Short-handed House backs insurance premium tax cut
The House voted 183-85 March 22 to pass a bill giving property and casualty insurance companies a $40.2 million tax cut between fiscal years 2008 and 2012.
Rep. Ben Parker, R-Londonderry, who chaired the subcommittee that reviewed House Bill 678, said, “Long run, this bill will improve state revenues,” he said.
“It is not often we can reduce a tax and have a high probability of a positive impact,” said Rep. Howie Lund, R-Derry. According to Lund, the average pay in the insurance industry is $58,000.
The Insurance Department reports that 10 carriers have left the state since 1997, shedding 1,000 jobs and 10 percent of the workforce.
The amended legislation would lower the 2 percent tax on premiums by 0.25 percent each year, resulting in a $2.4 million state revenue loss the first year. That amount would climb to $4.2 million in FY 2009, followed by yearly losses of $9.1 million, $11.1 million and $13.4 million.
Lawmakers assumed higher business profits taxes would offset some of the loss, but they had no hard figures.
HB 678 initially chopped the premium tax rate to 1 percent next year.
The Ways and Means committee endorsed a revised bill on March 16, when House leadership projected a budget surplus in the $35 million range. Both legislative houses had been floating rival tax cuts and spending bills to use that money.
But on March 22, Rep. Norm Major, R-Plaistow, head of Ways and Means, told lawmakers only $18.1 million of the excess would be available to the general fund.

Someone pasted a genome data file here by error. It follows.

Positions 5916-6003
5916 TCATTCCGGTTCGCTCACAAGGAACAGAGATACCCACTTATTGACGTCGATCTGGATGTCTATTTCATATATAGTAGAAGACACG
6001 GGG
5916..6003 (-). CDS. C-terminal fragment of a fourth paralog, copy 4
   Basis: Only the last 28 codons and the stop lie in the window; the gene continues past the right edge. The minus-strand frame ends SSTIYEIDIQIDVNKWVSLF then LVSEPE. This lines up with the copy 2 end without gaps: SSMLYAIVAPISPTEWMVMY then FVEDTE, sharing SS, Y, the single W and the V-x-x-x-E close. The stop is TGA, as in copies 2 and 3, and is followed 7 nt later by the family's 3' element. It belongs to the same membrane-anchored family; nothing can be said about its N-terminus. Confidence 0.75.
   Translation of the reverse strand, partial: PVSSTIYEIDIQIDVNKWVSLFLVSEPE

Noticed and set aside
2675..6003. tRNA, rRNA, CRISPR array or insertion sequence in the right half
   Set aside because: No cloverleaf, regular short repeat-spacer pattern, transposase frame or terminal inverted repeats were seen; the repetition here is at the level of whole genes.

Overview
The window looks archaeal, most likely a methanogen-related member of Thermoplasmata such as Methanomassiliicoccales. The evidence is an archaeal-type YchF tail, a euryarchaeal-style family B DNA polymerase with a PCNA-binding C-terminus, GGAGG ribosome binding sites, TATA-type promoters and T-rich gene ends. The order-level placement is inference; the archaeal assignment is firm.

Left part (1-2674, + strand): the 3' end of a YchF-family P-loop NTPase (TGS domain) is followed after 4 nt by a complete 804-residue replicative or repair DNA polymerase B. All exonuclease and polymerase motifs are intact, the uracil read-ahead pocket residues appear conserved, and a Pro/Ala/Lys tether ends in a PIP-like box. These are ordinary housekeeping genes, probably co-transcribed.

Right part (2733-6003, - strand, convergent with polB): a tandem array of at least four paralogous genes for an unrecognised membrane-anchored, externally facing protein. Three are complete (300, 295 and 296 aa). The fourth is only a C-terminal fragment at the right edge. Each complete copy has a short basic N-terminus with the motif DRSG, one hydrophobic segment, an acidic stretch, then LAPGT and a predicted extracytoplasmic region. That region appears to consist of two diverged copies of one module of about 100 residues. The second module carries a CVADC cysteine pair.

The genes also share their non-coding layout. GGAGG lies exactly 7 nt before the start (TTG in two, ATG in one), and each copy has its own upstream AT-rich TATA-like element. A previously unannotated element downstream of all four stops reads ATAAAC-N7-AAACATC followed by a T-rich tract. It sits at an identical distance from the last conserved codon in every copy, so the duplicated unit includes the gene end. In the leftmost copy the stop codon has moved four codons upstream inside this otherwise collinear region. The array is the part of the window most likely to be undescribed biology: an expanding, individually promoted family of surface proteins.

The news dampened lawmakers’ support for a range of spending bills.
“When you’re in a hole you don’t dig it deeper,” said Rep. Susan Almy (D-Lebanon), who wrote the minority report to kill HB 678. She warned other industries would come to the legislature looking for subsidies.
“This bill would have to create 900 more jobs than projected to make up for the lost revenue,” she said.
Similar insurance premium taxes vary from 0.5 percent to 4.5 percent from state to state.
House Speaker Doug Scamman ordered the sergeant at arms to lock everyone inside Representatives Hall to save a quorum shortly before the vote. That rare parliamentary move came at 9 p.m., the last half-hour of the last day to send bills along to the Senate.
“It’s appropriate for all bills to have a chance to pass with a majority vote,” Scamman said. House rules require two-thirds support when attendance falls below 267 lawmakers. 268 people voted on the bill. – CHRIS DORNIN/GOLDEN DOME NEWS